Date of Award


Document Type

Open Access Dissertation


Moore School of Business


Business Administration

First Advisor

Priyali Rajagopal


Social sharing is universal in everyday life. Every day consumers share news, opinions, and personal experiences using different media, including face-to-face communications, cellphones, texting, email, and other social media platforms (e.g. Facebook, Twitter). Word-of-Mouth, a common type of social sharing has been found to be fundamental to marketing and has been shown to significantly impact firms’ sales and revenues. However little is known about the effects of WOM on consumer memories. Since consumer memory is an important variable in marketing due to its significant impact on consumer judgments and decisions, my dissertation addresses this gap and examines the effects of social sharing on consumer memory. Specifically, essay 1 considers whether the retelling of consumption experiences with others enhances or decays memory for that experience, while essay 2 considers the differences between the retelling of experiences with human partners versus technological partners (e.g. Facebook, Blogging, Review sites).

Traditional memory literature predicts an enhancement effect after social sharing based on the fact that retelling promotes memory rehearsal, and thereby enhances memory accessibility. However, in Essay 1, I propose and document a “forgetting-aftersharing effect” due to memory outsourcing. Across five studies, I find that when people share identity relevant experiences (versus control) with close (distant) others, they forget (remember) the details of the experience (studies 1-3), because of outsourcing the details of their memories to a memory cloud (rehearsal) - study 4. Thus, sharing can enhance or decrease memory for the shared event depending on the type of event shared (identity relevance, valence) and who the event is shared with (e.g. close friend versus distant stranger human vs technology – study 5).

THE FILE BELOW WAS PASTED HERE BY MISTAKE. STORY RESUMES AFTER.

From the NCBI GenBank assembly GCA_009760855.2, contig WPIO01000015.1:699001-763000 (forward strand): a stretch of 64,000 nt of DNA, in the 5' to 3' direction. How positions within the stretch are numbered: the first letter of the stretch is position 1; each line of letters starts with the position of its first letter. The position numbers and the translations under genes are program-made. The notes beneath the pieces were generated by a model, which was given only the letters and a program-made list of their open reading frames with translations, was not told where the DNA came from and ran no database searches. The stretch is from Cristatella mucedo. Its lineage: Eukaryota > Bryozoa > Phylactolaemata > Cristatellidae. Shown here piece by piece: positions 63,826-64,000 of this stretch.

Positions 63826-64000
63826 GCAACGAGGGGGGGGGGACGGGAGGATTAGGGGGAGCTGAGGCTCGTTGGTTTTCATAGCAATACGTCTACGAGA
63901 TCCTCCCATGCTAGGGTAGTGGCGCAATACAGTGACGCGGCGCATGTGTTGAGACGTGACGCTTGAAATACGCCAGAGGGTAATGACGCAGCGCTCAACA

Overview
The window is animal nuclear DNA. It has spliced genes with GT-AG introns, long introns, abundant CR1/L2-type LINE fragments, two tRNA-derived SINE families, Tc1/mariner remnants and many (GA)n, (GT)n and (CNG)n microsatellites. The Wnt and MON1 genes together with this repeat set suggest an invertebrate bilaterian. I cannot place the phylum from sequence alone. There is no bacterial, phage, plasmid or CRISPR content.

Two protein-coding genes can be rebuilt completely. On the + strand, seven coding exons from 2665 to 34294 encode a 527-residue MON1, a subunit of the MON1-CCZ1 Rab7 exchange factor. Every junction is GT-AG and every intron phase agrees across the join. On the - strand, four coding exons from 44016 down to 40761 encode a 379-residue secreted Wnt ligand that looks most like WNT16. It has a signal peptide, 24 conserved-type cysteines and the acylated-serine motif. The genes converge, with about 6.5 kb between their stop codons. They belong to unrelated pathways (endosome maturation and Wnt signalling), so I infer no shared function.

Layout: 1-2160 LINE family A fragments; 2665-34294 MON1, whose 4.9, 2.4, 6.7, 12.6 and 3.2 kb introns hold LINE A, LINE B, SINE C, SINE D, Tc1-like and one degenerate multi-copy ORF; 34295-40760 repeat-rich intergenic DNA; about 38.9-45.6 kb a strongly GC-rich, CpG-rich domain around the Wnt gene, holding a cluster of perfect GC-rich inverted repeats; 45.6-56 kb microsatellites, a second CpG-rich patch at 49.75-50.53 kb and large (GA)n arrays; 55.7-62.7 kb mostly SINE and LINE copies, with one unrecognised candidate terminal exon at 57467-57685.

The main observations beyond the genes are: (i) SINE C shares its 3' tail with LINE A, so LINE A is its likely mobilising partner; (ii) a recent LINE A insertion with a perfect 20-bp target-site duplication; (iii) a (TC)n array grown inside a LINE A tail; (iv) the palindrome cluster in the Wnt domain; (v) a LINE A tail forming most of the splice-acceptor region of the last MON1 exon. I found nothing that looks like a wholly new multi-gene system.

As people adapt to sharing with technological partners (e.g. social media), researchers are not clear how aspects of the technological partners can change the way the shared information is remembered. In essay 2, I focus on examining whether and when technological devices may function like human partners to create a memory cloud, and find significant differences between sharing with humans versus technologies. Specifically, I find that technologies work like distant human sharing partners (e.g. acquaintances) rather than close friends and hence do not lead to memory decay (study 1). However, anthropomorphizing technologies makes them similar to close human partners, leading to memory outsourcing and subsequent memory decay and attitude strength dilution (study 2), but altering the accessibility of the anthropomorphized technology attenuates this memory decay (study 3). Finally, I find that memory outsourcing to technology is driven by perceptions of partner quality and that changing the roles anthropomorphized technologies play (partner versus servant) can impact (amplify or mitigate) memory outsourcing and thereby memory decay (Study 4).